Right! I have my own directory specified as /home/UOB/(my username)/, however I can also browse other directories outside of /home/, which needs to be secured sometime. After making the changes below to /etc/apache2/mods-enabled/userdir.conf, users can put all of their files into a folder in their home directory named /public_html/ and access them through a browser at http://<server>.ac.uk/~<username/. Without the following changes, users who try to view the page will get a message that they are forbidden from being able to do so.
<strong> AllowOverride All</strong>
Options MultiViews Indexes SymLinksIfOwnerMatch IncludesNoExec
<Limit GET POST OPTIONS>
#Allow from all
Require all granted
<LimitExcept GET POST OPTIONS>
#Deny from all
Require all denied
And with that (on default Ubuntu 14 installations, it is just really two changes as highlighted), we now have a working student webserver!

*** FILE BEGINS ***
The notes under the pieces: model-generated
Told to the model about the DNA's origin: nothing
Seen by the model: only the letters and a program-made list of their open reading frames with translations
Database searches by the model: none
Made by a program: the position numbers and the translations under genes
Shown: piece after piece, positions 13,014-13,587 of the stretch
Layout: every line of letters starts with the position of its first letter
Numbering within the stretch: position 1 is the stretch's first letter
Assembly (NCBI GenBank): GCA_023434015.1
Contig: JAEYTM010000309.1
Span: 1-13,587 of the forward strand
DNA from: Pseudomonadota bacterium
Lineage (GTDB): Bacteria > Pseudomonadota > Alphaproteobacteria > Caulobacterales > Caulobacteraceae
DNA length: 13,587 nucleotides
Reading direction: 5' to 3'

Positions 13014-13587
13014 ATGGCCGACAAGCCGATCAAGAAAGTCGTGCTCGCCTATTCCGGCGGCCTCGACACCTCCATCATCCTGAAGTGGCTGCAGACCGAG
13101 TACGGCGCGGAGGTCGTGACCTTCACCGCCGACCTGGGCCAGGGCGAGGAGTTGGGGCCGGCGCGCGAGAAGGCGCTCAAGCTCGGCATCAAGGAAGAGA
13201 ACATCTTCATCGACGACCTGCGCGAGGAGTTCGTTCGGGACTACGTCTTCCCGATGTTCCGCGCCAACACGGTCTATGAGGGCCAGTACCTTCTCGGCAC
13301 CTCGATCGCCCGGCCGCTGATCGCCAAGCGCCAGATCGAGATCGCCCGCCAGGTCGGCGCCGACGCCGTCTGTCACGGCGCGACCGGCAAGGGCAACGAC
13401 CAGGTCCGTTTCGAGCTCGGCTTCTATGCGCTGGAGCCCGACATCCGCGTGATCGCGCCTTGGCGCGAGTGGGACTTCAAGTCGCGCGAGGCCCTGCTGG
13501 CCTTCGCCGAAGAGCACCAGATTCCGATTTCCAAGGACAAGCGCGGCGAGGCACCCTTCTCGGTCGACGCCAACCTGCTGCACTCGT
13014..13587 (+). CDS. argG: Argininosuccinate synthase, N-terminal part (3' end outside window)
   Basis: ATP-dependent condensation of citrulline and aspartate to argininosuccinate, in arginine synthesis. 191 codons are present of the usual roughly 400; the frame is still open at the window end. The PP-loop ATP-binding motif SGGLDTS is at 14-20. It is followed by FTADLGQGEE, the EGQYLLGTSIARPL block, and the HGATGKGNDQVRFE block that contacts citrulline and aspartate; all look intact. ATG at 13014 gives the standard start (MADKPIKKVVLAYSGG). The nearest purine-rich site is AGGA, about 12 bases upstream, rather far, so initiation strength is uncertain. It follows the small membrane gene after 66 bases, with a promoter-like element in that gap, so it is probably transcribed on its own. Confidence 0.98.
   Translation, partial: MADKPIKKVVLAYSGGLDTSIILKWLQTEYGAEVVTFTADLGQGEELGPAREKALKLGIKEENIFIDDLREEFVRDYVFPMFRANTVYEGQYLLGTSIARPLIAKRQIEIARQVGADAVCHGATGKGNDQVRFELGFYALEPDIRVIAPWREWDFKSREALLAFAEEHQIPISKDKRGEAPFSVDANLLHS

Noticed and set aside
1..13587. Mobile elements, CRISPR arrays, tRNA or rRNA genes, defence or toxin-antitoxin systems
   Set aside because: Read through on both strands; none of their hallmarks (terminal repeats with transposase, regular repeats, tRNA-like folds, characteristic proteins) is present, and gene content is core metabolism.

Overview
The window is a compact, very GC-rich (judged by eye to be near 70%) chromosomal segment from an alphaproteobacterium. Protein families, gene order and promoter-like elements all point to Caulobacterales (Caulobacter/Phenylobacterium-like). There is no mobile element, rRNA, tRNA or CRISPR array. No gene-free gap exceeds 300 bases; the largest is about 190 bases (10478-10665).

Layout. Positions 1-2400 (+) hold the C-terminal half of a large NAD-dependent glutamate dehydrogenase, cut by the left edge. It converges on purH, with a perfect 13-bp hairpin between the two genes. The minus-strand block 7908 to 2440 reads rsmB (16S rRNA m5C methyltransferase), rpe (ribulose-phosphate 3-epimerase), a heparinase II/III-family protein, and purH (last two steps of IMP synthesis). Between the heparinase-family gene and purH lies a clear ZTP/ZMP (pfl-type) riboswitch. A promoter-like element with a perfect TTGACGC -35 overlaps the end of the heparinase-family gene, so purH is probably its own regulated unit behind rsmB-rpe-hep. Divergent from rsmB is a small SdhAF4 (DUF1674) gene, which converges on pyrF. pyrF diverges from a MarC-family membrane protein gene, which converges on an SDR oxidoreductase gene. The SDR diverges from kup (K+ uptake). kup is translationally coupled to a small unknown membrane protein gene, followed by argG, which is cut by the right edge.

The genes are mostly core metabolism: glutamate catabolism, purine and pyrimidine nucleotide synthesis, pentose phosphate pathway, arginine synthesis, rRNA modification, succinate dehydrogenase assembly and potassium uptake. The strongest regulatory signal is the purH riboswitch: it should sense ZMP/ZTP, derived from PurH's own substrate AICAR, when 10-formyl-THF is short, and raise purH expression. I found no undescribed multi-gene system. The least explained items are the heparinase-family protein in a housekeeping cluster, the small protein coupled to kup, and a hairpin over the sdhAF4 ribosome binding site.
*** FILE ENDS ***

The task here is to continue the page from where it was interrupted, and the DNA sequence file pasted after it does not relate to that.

Next time, I will probably try and get user directories working with Samba in Windows, so that users can drive map to their area on studentnet – but this will likely make them re-use it again as a storage area where they will inevitably run files from again, creating the huge I/O activity we saw before. But we will see how students need and use it over the coming months.
- To test if the server is in AD, I just run “pbis status”. I have found servers that have somehow “lost” their AD binding, you can just then use “/opt/pbis/bin/domainjoin-cli join” to rejoin the domain and restore AD connectivity. You can also check the config file by doing “/opt/pbis/bin/config –dump” and seeing if the settings match up as above. This might also be /opt/likewise/bin/lwconfig instead, for older installations that used Likewise before PB took over.